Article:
We Just Don’t Want to Do That!
post # 441 — October 1, 2007 — a Managing, Strategy and the Fat Smoker post
As everyone who reads this blog regularly knows by now, the theme off my new book STRATEGY AND THE FAT SMOKER is that if you donâ€™t want to get on the diet, you canâ€™t achieve your goals.
Stated that way, itâ€™s a pretty tough message, and I sometimes struggle to find a way to soften it while maintaining the point.
For example, in my seminars, itâ€™s almost always the case that people ask how to make their practice groups more effective.
As a starting point, I feel itâ€™s necessary to go through the (simple, familiar) points that (a) the key is the group managerâ€™s time and skills and (b) that it is economic and effective to allow — even require – group leaders to take the time to manage the people in their groups, and not just expect them to carry a full personal â€œsell and deliverâ€ load, and then manage their group on top of that.
Yes, I know these are old points, but thatâ€™s the message — â€œeat less, exercise moreâ€ is the answer to losing weight, and everything else is commentary.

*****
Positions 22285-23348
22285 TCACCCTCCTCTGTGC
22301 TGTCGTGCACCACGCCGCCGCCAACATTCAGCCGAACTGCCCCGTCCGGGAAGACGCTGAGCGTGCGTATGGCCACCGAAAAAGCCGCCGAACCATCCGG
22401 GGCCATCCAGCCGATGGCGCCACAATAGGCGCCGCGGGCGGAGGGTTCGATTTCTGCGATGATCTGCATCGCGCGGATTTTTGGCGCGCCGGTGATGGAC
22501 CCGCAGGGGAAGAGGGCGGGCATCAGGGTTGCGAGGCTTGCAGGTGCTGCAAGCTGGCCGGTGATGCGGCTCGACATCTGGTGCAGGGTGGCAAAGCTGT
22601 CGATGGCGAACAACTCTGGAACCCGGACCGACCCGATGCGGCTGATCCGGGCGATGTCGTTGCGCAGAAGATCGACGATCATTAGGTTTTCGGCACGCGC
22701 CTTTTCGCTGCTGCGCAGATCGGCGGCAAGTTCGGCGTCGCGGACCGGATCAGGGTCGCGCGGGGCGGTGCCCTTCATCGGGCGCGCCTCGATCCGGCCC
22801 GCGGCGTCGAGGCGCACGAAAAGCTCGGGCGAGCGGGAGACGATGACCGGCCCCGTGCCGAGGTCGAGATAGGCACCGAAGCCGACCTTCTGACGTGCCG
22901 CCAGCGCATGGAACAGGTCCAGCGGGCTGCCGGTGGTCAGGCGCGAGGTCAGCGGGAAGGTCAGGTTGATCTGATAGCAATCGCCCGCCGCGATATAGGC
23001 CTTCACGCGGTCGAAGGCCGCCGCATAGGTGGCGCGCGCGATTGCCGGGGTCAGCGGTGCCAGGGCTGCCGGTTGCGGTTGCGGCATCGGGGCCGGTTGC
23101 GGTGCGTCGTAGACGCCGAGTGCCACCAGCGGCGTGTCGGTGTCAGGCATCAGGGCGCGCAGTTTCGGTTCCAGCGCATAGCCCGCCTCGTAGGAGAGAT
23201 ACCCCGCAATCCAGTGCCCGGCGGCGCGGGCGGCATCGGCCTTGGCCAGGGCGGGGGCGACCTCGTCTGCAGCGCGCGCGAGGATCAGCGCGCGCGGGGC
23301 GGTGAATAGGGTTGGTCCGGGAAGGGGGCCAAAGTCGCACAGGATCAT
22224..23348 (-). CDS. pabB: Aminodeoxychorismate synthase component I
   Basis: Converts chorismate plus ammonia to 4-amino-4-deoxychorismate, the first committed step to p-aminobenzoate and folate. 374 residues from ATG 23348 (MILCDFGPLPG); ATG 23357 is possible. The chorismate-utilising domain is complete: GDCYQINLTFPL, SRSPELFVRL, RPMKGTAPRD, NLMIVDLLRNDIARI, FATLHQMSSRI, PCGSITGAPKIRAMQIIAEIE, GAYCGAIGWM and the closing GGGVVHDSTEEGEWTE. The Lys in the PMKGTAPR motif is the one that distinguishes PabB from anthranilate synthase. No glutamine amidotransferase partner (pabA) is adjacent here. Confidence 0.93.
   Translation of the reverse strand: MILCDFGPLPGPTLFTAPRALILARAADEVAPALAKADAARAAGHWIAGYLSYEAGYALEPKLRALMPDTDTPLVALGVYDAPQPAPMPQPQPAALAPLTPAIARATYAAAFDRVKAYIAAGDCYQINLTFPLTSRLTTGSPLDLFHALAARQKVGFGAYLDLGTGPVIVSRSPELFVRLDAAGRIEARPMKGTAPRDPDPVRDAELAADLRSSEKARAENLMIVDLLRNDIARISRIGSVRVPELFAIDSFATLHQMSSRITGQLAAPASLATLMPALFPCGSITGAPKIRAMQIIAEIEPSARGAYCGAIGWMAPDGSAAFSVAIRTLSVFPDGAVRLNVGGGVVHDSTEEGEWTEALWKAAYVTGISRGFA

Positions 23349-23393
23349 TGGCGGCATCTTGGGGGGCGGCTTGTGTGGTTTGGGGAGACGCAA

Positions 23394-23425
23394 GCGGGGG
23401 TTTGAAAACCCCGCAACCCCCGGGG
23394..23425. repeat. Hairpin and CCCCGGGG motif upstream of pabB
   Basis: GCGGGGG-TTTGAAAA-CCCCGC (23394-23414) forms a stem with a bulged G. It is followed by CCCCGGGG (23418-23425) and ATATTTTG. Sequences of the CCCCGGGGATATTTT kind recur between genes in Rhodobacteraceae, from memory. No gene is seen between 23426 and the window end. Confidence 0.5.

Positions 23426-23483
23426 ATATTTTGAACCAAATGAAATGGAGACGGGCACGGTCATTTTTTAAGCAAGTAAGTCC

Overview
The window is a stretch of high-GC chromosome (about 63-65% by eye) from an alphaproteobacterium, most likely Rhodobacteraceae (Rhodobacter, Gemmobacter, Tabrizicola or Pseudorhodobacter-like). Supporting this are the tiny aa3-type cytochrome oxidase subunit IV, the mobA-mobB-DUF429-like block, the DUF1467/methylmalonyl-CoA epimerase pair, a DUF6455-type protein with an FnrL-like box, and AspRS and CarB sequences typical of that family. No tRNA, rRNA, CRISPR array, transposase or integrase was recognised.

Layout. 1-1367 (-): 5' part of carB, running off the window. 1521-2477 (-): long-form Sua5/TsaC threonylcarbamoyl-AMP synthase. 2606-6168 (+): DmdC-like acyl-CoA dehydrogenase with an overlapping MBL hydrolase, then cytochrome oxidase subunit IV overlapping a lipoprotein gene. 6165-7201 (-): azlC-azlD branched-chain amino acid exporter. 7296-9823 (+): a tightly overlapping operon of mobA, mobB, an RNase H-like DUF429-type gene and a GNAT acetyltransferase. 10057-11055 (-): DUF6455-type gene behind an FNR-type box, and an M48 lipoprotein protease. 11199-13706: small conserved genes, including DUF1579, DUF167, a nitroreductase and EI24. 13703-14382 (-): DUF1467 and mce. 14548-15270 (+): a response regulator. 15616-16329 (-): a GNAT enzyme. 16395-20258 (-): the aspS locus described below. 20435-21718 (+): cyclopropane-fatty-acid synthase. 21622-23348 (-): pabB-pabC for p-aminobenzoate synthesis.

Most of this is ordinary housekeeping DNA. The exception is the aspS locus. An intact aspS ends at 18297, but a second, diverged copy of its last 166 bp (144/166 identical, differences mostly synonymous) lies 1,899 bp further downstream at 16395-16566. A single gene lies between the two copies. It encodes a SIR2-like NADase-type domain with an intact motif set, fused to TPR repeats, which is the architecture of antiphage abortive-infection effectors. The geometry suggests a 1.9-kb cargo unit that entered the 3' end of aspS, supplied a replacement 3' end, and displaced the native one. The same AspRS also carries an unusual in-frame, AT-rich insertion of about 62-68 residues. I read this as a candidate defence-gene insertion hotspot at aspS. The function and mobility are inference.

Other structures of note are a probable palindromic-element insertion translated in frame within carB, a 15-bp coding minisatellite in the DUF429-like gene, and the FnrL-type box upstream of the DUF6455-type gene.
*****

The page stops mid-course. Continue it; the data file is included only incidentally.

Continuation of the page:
But that frequently doesnâ€™t satisfy my audiences and clients.
â€œBut what do we do if our culture and systems donâ€™t reward people for managing, and pays them on their personal production?â€
OR â€œWhat do we do if none of our partners wants to take on the role of being a manager, each preferring to build his or her own book of business rather than taking the time to helping other people succeed?â€
In essence, I say (with as supportive and comforting tone as I am capable of) â€œWell, if you donâ€™t want to do what works, then just donâ€™t expect to get the benefits. Your choice!â€
Not surprisingly, people are often frustrated with this â€œtough loveâ€ answer. All of us want the â€œmagic pill.â€
So, hereâ€™s the challenge: What do you do if the problem posed by your client is presented with excessively binding constraints?
It is remarkably common to hear clients ask â€œWe donâ€™t want to change how we do things, thatâ€™s our culture, but tell us how we can get more of what we want!â€
Can anyone shed some light on the best way to help when people pose things this way?